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CFPB / Regulatory

Freddie Mac first out of the gate with plans for targeted lending programs

Programs will be announced in the third quarter, according to GSE executive

Freddie Mac will debut targeted lending programs this year, following guidance from regulators giving lenders the go-ahead.

The special purpose credit programs will pertain to Black, Latino and Native American borrowers, according to Pamela Perry, head of Freddie Mac’s single-family equitable housing team. The programs will be announced in the third quarter of this year, Perry said during a fair housing webinar hosted by the National Housing Conference, a mortgage trade association.

Perry said that despite statements from banking regulatory agencies, the Federal Housing Finance Agency, the Department of Housing and Urban Development and the Consumer Financial Protection Bureau to reassure lenders that targeted lending programs do not violate fair lending laws, mortgage lenders remain hesitant.

“Notwithstanding all of the guidance, we still hear concerns of legality from lenders,” Perry said. “So I say keep the guidance coming, because we are building it and we hope the lending community will come.”

Freddie Mac did not respond to a request for comment seeking more detail on the forthcoming programs.

It is also not clear when Fannie Mae, Freddie Mac’s larger GSE counterpart, plans to roll out special purpose credit programs. In Fannie Mae’s latest annual financial filing, the GSE said it anticipated “establishing and supporting special purpose credit programs,” as part of its equitable housing finance plan.


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Fannie Mae did not respond to a request to comment.

Both of the GSEs submitted their equitable housing finance plans to the FHFA before year-end, but they have yet to be approved and implemented. An FHFA spokesperson said this week that the agency could not provide an update on when the plans would be put into place.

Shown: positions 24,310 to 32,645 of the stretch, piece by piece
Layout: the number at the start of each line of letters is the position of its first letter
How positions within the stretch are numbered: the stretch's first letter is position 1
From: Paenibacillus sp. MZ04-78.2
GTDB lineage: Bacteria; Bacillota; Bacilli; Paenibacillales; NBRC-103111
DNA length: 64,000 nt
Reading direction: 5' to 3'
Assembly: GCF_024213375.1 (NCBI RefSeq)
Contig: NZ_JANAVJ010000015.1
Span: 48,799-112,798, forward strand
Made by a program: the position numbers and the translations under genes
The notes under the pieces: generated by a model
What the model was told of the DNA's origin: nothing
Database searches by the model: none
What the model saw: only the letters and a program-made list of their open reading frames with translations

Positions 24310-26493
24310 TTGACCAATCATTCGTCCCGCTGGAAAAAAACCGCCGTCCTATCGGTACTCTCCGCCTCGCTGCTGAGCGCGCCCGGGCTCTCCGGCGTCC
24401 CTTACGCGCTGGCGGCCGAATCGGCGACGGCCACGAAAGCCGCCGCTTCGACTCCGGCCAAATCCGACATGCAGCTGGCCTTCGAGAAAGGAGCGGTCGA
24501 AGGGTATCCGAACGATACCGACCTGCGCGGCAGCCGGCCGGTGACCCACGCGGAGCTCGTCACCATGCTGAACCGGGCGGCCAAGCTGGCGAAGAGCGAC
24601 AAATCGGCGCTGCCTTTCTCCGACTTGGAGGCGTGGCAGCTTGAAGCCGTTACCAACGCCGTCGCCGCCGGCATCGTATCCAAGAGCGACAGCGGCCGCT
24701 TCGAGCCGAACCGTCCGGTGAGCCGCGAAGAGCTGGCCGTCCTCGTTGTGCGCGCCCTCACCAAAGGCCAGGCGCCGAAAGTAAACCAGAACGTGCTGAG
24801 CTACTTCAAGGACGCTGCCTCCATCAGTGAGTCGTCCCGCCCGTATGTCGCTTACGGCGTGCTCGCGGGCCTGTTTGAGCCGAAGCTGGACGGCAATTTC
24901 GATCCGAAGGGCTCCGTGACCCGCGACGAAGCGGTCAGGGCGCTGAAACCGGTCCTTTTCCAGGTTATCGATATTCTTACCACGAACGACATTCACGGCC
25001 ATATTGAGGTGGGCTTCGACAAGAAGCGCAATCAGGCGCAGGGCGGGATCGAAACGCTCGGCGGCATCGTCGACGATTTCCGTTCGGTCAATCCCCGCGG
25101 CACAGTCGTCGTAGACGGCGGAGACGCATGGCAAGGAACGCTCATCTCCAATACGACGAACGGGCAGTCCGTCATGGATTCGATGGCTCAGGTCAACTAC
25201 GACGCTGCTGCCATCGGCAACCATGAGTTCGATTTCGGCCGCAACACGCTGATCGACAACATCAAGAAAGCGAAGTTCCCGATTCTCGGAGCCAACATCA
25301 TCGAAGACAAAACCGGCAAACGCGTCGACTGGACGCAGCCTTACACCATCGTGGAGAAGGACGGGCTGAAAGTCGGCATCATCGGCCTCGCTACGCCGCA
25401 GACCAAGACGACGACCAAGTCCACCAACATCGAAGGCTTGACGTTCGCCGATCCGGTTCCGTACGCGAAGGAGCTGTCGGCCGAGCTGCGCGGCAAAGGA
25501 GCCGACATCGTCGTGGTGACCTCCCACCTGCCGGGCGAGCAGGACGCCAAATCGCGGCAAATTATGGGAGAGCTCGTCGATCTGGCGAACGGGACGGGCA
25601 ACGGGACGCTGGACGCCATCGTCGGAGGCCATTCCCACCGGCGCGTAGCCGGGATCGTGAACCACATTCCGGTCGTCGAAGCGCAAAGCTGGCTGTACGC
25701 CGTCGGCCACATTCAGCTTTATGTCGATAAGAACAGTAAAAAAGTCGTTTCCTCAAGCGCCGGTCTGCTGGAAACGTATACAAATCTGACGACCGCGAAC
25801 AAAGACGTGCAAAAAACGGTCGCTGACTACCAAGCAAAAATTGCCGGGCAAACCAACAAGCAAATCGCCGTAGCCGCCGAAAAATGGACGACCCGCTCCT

In December 2021, HUD Sec. Marcia Fudge wrote that the tailored lending programs “are lawful under ECOA generally are not barred by the Fair Housing Act.”

Demetria McCain, principal deputy assistant secretary for fair housing and equal opportunity, also penned a legal memo to encourage lenders to develop lending programs tailored “to assist … economically disadvantaged classes of persons and first time homebuyers.”

In February, all of the banking regulatory agencies, the CFPB, the Department of Justice, HUD and the FHFA issued a rare interagency statement encouraging lenders to “explore opportunities to develop” special purpose credit programs.

McCain, during the panel discussion, said that lenders “just need to do it,” and that the barriers to creating the tailored lending programs are more “perceived than real.”

Lenders have raised concerns about the legality of special purpose credit programs, and have expressed reluctance to provide the documentation necessary to develop the programs, which some see as an admission of wrongdoing. Lenders have pointed out that special purpose credit programs have been used as punishment for wrongdoings.

In 2018, to settle charges of redlining, the DOJ ordered Minnesota-based KleinBank to invest at least $300,000 in a special purpose credit program over three years to offer residents of majority-minority census tracts mortgage and home improvement loans on a “more affordable basis than otherwise available from KleinBank.”

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